4) Poor User Experience

• Customers with an unpleasant experience on your website are 88% less likely to return. (Adobe)

As a 24-hour sales tool, it stands to reason that a website should be a primary lead generator for most businesses. If your website is failing to create leads, consider the following:

  • Lack of SEO (Search Engine Optimisation)
    Put simply, SEO is the practice of optimising your website in order to rank higher and earn more relevant traffic from Search Engines. Years ago, the trend was for web designers/developers to cram 20-100 keywords onto a page, and for a while, it worked a treat. If you still have a site that does that, it is considered “keyword stuffing” these days and you’ll likely be penalised by Google for it. Instead, tell Google exactly what it is that you want to be found for. Research which keywords and terms your audience is searching for when looking for your the products/services you offer and then ensure you use these naturally within your page content. Get your designer/developer to add the appropriate meta titles and descriptions to each page on your site and your chances of ranking well will begin to improve.
  • Call-To-Actions
    Looking at your current site, do you provide users with a next step on every page of your website? Sounds obvious, but approximately 70% of small business websites do not have clear call-to-actions for anything on their homepages. Clarity breeds confidence and is a key factor in turning your web visitors into leads. Once your visitors are on your site, does the content guide them to an action – “Request a Consultation”, “Download our brochure”, “Contact Us”, etc. Remember that website visitors are always looking for that next step.
  • Functionality
    Does your site feature interaction-rich functions that make sense, without the visitor having to think twice? Adding elements that are unfamiliar to your visitor can cause confusion and frustration.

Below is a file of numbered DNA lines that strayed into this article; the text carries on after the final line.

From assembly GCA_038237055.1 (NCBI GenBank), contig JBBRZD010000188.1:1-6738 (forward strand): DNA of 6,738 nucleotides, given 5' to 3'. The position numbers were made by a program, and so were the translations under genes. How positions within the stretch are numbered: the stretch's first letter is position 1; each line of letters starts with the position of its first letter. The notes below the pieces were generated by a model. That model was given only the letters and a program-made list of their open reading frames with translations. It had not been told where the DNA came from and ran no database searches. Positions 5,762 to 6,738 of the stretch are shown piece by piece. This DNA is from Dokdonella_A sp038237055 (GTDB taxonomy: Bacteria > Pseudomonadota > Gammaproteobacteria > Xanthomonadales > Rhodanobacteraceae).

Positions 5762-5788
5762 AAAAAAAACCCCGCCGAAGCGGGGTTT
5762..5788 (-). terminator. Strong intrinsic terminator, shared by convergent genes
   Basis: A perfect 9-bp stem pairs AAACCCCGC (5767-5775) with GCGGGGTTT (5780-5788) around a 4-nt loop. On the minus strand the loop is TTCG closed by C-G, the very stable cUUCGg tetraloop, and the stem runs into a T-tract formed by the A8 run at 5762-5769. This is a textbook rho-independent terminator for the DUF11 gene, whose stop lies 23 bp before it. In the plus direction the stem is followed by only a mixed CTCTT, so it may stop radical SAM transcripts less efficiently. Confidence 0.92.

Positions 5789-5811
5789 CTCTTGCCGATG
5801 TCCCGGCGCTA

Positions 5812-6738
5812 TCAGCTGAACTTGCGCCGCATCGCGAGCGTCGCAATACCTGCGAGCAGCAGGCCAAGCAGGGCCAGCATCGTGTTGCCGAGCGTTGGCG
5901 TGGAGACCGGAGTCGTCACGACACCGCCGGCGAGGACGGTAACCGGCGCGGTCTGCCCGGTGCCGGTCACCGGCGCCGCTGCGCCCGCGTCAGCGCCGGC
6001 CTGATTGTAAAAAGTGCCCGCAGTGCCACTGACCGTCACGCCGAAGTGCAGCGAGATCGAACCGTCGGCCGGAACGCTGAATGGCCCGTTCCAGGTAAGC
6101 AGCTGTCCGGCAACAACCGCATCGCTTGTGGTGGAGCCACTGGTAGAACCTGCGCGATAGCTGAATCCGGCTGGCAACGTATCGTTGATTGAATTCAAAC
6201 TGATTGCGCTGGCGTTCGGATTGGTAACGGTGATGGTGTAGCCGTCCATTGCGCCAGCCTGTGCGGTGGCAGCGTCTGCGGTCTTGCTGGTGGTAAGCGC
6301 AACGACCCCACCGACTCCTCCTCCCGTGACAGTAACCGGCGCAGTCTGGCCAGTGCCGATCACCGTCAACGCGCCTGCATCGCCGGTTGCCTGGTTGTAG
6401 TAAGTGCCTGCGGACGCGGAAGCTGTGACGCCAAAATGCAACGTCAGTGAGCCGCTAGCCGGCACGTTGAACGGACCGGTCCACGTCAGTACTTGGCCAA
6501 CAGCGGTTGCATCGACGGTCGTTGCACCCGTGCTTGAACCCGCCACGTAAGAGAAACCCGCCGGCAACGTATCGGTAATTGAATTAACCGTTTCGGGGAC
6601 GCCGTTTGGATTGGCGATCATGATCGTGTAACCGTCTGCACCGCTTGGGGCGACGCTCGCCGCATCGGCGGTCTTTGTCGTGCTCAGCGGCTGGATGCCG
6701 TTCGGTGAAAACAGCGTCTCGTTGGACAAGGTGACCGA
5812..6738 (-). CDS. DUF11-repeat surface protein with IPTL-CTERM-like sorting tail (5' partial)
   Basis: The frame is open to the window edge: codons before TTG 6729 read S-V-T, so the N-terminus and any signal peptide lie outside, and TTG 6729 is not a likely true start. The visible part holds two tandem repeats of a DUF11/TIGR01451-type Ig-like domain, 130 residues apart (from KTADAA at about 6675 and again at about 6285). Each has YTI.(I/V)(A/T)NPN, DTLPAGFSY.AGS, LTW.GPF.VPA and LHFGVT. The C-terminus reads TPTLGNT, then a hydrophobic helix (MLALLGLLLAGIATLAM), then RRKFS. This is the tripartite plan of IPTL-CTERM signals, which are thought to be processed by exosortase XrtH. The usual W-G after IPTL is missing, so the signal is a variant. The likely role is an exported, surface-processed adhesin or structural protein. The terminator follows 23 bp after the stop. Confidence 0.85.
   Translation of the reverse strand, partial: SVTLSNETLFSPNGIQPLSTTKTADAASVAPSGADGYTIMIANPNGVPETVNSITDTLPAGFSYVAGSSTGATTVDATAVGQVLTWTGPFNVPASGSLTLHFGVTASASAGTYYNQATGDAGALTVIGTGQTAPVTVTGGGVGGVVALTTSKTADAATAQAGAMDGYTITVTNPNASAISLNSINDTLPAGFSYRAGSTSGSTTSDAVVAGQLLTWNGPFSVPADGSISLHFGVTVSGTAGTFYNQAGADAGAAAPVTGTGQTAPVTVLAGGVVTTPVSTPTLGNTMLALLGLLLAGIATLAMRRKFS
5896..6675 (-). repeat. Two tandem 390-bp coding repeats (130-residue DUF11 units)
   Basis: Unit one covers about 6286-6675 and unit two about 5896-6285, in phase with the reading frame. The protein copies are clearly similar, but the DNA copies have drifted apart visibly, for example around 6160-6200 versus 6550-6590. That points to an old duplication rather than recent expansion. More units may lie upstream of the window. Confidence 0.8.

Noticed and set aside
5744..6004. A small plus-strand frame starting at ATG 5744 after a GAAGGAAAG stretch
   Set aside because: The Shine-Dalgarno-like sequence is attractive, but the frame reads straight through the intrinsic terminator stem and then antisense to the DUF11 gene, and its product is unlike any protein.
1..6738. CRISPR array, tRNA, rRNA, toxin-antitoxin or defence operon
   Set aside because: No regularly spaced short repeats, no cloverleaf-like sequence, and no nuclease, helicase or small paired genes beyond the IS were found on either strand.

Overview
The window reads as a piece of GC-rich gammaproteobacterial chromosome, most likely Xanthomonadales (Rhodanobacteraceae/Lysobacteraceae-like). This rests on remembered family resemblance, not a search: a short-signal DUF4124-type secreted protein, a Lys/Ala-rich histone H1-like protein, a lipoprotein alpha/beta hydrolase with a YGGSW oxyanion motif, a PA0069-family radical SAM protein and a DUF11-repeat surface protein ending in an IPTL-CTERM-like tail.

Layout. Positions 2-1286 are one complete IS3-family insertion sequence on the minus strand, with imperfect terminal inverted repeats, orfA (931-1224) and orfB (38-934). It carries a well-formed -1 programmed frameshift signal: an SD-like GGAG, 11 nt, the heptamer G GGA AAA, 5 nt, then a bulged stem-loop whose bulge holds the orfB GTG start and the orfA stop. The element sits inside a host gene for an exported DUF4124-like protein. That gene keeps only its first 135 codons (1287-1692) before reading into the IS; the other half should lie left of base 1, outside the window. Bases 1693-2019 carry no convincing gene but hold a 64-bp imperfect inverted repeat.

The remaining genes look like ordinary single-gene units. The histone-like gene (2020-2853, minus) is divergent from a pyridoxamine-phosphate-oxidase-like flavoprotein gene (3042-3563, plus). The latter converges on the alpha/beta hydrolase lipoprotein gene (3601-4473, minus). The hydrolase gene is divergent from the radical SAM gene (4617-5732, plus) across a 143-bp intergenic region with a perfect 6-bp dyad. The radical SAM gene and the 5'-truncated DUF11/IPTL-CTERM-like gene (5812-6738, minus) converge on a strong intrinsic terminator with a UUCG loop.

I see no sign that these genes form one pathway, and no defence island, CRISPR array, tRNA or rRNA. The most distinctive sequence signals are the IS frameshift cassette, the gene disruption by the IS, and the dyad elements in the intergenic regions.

• Load Times
    Does your website take ‘ages to load’? Today’s society wants everything. Now. Ensuring that your website immediately grabs the visitor’s attention has never been more important. If your website takes a long time to load the content, the delay will cause all but the most patient of visitors to leave.• 47% of consumers expect a web page to load in 2 seconds or less.
    • 40% of people abandon a website that takes more than 3 seconds to load
    • A 1 second delay in page response can result in a 7% reduction in conversions.Simply put, a quickly loading site can instantly instil confidence in consumers, and increase your online lead generation.

5) Your site has elements that are no longer best practice

Trends don't last forever, especially in the digital world. Some web elements that were once widely used by designers and developers have become no longer acceptable. Not only can the cause issues with the usability of your site, some can also affect your search engine rankings. Research tells the following elements do not belong on a website today:

  • Flash Animations
    Apple killed Flash… fact. There simply is no iOS safari setting for Adobe Flash since iOS never supported Flash. And Adobe does not even make or support a mobile version of Flash any longer, for any mobile platform. Having elements of Flash on your website today is considered taboo and a big turn-off. If you want to view Flash content, you must first download the player (which can be a cause of frustration for visitors and there have also been widespread reports of fake flash players spreading malware). All in all one to stay well away from these days, plus it actually hurts your website’s search engine rankings!
  • Small page layout
    Have a look at your website on a modern desktop monitor, does the overall layout seem small and its floating in the middle of the screen? If so, the site was designed to old standards for the much smaller desktop screens of yesteryear. Websites that were created within the last 5 years or so will generally have full screen layouts to fill the screen.
  • Image-Based Text
    If most of the text in your site is embedded within an image, this is a big problem for your site’s search engine visibility.
  • Drop Shadows
    This was a big trend a few years ago, but modern web design is flat, clean, and simple. If your site has shadows, gradients, or 3D glassy buttons, it might be time for a change.